"This is crazy," said Eugene Fidell, president of the National Institute of Military Justice. "We are permitting the use of evidence obtained by illegal coercion, if it's reliable and if some (military) judge thinks the interest of justice is served by it."

For detainees not charged in the war crimes tribunals, the only ticket out of Guantanamo is via diplomatic negotiations, or through annual reviews similar to parole hearings.

At those administrative hearings, three military officers question the prisoner and review files to determine if he is still a threat or possesses information useful in combating terrorism. No lawyers are involved and detainees are not allowed to see secret evidence against them.

 

Blow to Israel: EU court removes Hamas from terror blacklist

Iran to Australia: We warned you about the gunman

Somalia appoints new PM after bitter infighting

Saudi to carry on massive public spending

Key oil producers face uncertain outlook in 2015

Sharp rise in Syria passport applications

Turkey FM visit to Iran highlights Syria divide

UK troops mistreated Iraq detainees in 2004

From bikini to Jihad in Ceuta, Melilla

Tunisia votes Sunday in second round of presidential poll

Islamist militias launch air strike near key Libyan oil terminals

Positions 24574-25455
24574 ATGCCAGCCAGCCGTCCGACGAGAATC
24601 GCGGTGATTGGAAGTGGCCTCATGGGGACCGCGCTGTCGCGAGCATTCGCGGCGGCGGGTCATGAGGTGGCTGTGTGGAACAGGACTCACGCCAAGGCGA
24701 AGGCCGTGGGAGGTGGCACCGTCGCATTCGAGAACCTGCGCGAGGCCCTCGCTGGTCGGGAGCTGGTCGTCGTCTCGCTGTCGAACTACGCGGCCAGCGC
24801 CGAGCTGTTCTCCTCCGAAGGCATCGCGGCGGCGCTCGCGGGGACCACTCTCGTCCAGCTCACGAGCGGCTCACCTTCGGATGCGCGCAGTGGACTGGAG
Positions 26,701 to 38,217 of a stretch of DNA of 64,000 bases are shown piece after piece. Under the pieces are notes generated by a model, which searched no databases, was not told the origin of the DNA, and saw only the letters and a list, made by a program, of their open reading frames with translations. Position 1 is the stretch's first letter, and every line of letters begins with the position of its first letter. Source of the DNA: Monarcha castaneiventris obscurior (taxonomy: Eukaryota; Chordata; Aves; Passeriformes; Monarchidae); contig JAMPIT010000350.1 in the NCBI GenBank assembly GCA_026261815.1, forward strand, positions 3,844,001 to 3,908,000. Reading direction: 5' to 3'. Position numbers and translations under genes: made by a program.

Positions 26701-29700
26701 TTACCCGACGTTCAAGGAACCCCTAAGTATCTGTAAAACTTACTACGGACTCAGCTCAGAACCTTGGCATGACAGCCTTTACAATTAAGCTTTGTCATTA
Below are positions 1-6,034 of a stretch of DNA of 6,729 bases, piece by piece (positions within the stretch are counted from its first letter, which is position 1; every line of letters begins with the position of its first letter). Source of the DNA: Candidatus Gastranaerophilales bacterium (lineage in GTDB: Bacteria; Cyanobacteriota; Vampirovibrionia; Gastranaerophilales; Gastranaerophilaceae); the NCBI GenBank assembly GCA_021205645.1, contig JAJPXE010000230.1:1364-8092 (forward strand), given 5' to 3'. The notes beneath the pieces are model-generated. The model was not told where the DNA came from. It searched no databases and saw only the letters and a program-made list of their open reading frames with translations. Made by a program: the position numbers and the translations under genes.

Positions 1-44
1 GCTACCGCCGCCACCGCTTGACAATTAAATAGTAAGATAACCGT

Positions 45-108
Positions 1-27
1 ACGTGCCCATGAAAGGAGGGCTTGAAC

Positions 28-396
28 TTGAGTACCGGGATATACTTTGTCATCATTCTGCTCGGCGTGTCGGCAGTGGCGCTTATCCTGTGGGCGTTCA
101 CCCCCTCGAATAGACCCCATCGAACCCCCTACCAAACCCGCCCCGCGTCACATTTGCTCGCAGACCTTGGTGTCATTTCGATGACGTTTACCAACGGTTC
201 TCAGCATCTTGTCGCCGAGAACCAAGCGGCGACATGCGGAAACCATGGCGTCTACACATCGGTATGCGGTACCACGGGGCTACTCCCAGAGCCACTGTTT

Egypt refers 312 Islamists to military courts

Turkey rejects EU criticism over media arrests

Kerry meets chief Palestinian negotiator

Saudi cleric sparks uproar for showing wife’s face

15,000 march against country’s ‘Islamisation’ in eastern Germany

Gulf stock markets tumble

Australia mourns Sydney cafe siege victims

Hostages flee as police storm Sydney café

Erdogan to EU: Mind your own business!

Syria PM in Iran for talks with key ally

22 Swiss jihadists fighting abroad

#illridewithyou: Australians stand in solidarity with Muslims

Sydney siege 'lone wolf' or IS-led attack?

EU support UN efforts for Aleppo ceasefire

Saudi policeman killed in Riyadh hostage-taking

Saudi king receives Jordan monarch

Palestinians push UN bid to end Israeli occupation

Hostages held in Sydney cafe, Islamic flag held up

Hamas stages show of strength to mark 27th anniversary

France 'neutralised' 200 jihadists in Sahel region of West Africa

Kerry in Rome ahead of Palestinian push at UN

Drive-by shooting kills two Egypt policemen in Sinai Peninsula

Libya pro-government forces push back Islamist fighters

Wave of arrests targets Gulen supporters in Turkey

Security Council fails and Bashir declares victory!

UAE calls on Arabs to invest in future amid ‘rapid changes’

Dawn collision kills more than 10 Egypt fishermen in Gulf of Suez

ICC prosecutor suspends investigations into Darfur war crimes

Libya Islamists form new coalition ahead of expected assault

Sudan minister announces new army offensive against rebels

Yemen troops kill five Qaeda suspects disguised as women

Sea of devotees descends on Karbala in defiance of jihadist threats

Palestinian shot after throwing acid at Israeli family

Saudi to build Africa’s tallest building in Morocco